Vast Search Space
The Bedlam / Crazee cube is
composed of a subset of the possible 3D pieces derived from the twelve
2D pentominos, each having 5 cubes, plus a single 4cube piece. Of the 13 puzzle pieces,
7 may be rotated into 24 possible orientations, 5 may be rotated into 12
possible orientations, and 1 may be rotated into 3 possible orientations. This means there are 24^{7 }x 12^{5}
x 3^{1}
= 3,423,782,572,130,304 (over 3 quadrillion) possible piece orientation
combinations
to try. The pieces may also be fitted, or 'tiled', into the 4x4x4 cube in 13! =
13x12x11x(...)x2x1 = 6,227,020,800 possible piece ordering permutations.
The product of these numbers is 42,639,930,582,665,806,636,646,400 (over
42 million quadrillion, or over 42 billion trillion) steps to try every possible orientation of every
possible piece order permutation!
Because the cube is a
rather snug 4x4x4 box there are many
piece orientations that simply will not fit into the box with other
pieces in their own various orientations, as anyone who tries to
manually assemble a Bedlam cube knows
from personal experience! Consequently, the number of permutations
and therefore the number of piece orientations to attempt to tile into
the box are drastically diminished. For example, the initial piece
order is 0,1,2,3,4,5,6,7,8,9,10,11,12. The next is
1,0,2,3,4,5,6,7,8,9,10,11,12 and then 2,0,1,3,4,5,6,7,8,9,10,11,12 etc.
When the permutations are fully exhausted the piece order is, finally,
12,11,10,9,8,7,6,5,4,3,2,1,0. For the initial permutation, say pieces
0 and 1 are already in the box but none of the orientations for piece 2
fit. For this example, that would indicate 13!/(1311)! = 3,113,510,400 permutations are immediately
eliminated from having to be attempted, multiplied by the number of
possible orientations for each of those pieces in all those discarded
orientations. This can happen at any stage of the search, so the search
space is in practice vastly smaller than the 42 million quadrillion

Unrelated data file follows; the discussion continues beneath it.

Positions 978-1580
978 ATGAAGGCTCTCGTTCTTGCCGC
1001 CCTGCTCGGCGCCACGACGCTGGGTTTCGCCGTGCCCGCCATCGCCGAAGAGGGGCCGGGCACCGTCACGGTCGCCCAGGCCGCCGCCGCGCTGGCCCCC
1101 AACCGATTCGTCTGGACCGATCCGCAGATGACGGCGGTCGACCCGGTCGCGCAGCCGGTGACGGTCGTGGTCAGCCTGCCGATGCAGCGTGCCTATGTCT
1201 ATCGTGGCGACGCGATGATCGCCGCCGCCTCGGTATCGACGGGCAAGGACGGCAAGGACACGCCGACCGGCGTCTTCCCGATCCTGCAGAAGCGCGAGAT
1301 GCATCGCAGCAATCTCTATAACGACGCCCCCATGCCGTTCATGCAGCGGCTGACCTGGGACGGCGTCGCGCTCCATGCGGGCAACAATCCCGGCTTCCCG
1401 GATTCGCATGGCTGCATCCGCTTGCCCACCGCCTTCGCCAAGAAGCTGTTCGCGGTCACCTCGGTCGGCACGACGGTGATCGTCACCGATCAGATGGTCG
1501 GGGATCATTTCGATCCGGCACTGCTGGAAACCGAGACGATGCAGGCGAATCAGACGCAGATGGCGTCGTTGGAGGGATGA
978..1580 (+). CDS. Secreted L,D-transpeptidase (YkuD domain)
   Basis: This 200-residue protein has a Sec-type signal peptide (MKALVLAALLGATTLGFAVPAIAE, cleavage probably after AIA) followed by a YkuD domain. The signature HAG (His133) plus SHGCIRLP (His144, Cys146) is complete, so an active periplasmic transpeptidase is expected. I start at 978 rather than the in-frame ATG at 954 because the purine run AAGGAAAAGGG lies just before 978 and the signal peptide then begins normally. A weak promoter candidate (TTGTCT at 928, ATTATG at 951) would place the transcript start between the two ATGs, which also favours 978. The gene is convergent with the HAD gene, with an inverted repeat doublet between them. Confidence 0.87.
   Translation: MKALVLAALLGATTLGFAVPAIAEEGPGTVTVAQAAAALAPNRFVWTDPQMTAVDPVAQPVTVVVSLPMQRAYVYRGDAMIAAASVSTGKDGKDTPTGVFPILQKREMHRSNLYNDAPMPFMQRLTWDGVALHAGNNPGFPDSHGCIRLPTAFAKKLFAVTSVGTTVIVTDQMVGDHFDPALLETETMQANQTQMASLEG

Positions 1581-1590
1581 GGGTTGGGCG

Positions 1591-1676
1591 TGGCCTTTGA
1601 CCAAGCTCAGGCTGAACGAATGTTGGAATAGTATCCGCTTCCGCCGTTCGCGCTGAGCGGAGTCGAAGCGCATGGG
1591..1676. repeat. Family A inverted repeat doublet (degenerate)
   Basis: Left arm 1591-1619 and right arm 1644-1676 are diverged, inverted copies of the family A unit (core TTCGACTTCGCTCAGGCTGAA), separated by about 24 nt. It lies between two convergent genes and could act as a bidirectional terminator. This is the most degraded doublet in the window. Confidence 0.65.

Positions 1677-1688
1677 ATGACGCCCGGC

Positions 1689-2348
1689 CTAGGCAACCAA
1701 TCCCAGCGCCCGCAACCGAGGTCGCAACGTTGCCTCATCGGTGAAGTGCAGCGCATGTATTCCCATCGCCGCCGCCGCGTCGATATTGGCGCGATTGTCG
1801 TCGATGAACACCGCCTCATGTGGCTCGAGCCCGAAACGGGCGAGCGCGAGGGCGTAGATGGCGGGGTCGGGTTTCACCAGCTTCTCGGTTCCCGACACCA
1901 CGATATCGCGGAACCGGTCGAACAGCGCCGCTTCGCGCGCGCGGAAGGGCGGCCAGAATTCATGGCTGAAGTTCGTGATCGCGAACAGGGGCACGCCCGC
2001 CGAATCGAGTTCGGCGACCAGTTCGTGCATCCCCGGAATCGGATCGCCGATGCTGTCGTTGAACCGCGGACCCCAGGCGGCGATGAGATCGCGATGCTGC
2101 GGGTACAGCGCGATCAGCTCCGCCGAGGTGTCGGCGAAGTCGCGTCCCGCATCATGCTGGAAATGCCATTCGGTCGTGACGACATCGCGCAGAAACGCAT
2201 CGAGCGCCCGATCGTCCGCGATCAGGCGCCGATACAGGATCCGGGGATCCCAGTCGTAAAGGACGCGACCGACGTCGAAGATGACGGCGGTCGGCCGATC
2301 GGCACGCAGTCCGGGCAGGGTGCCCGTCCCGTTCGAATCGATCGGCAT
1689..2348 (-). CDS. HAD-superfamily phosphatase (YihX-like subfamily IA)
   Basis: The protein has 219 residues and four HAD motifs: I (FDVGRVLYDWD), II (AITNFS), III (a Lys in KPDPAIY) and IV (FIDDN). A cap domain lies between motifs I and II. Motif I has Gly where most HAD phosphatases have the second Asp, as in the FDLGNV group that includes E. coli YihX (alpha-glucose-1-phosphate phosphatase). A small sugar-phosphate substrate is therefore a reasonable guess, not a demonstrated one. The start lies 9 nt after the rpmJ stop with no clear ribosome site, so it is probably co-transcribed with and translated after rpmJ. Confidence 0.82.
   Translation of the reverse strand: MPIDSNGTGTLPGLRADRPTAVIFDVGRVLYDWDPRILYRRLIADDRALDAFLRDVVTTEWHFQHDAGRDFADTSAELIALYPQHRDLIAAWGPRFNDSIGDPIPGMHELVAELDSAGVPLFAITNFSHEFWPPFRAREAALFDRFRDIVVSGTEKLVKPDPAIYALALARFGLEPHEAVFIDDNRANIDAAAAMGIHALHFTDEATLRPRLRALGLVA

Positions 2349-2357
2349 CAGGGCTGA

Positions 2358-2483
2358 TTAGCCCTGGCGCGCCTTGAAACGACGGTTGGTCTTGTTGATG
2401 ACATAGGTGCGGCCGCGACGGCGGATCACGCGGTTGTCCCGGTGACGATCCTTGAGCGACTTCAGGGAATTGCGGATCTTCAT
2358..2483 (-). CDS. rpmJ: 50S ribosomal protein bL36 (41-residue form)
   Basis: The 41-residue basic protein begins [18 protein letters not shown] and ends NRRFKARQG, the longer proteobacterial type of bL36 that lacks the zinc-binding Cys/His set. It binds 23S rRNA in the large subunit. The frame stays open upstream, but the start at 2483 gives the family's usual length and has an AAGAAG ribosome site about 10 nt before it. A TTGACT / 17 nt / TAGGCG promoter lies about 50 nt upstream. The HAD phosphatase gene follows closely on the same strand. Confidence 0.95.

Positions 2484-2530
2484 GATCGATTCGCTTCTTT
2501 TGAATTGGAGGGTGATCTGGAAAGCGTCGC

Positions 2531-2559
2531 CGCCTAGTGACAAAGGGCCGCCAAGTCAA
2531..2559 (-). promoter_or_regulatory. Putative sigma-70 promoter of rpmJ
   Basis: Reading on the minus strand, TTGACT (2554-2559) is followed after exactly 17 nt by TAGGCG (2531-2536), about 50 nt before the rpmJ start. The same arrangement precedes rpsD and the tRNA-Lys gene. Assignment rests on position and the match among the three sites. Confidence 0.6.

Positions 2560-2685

figure above, bringing it into reach of a software program.
Of the 6,227,020,800
possible piece ordering permutations only 460,464 produce a completed
cube (see below, Search Results). This means you have about 1 chance
in 13,523 that a random lineup of the pieces can be put into a cube.
No wonder it's not so easy! The Bedlam cube is therefore about 6.7 times
harder than the Tetris cube, for which you have about 1 chance in 2,028.
Search Algorithm
Each of the 13 pieces is arbitrarily
assigned a unique number, 0 to 12 (diagram below). The software encodes the
3dimensional coordinates of each cube of each piece, and
then rotates them in 4 possible positions around each of the 3 axes (x,y,z)
to generate every possible unique orientation and build a quick reference
lookup table. The piece order permutation order is initialized to
0,1,2,3,4,5,6,7,8,9,10,11,12 and the orientations of each piece are reset.
A 4x4x4 3dimensional box is encoded and the initial empty cube is
scanned starting at (x,y,z) coordinates (1,1,1).
The first orientation of
the first piece in the permutation is fitted (or not) into the box. If
it doesn't fit, the next orientation is tried, etc. If the piece fits,
the next empty cube in the box is scanned along the xaxis, then yaxis,
then zaxis. If the next empty cube is isolated, the last piece
orientation fitted into the box is removed and its remaining
orientations are tried. If the next empty cube is not isolated, the next
piece in the permutation order is attempted the same way. If none
of the orientations of a piece fit into the box without isolating the
next empty cube, the piece order permutation is advanced so the next
piece in the ordering becomes the next piece to try, and it's first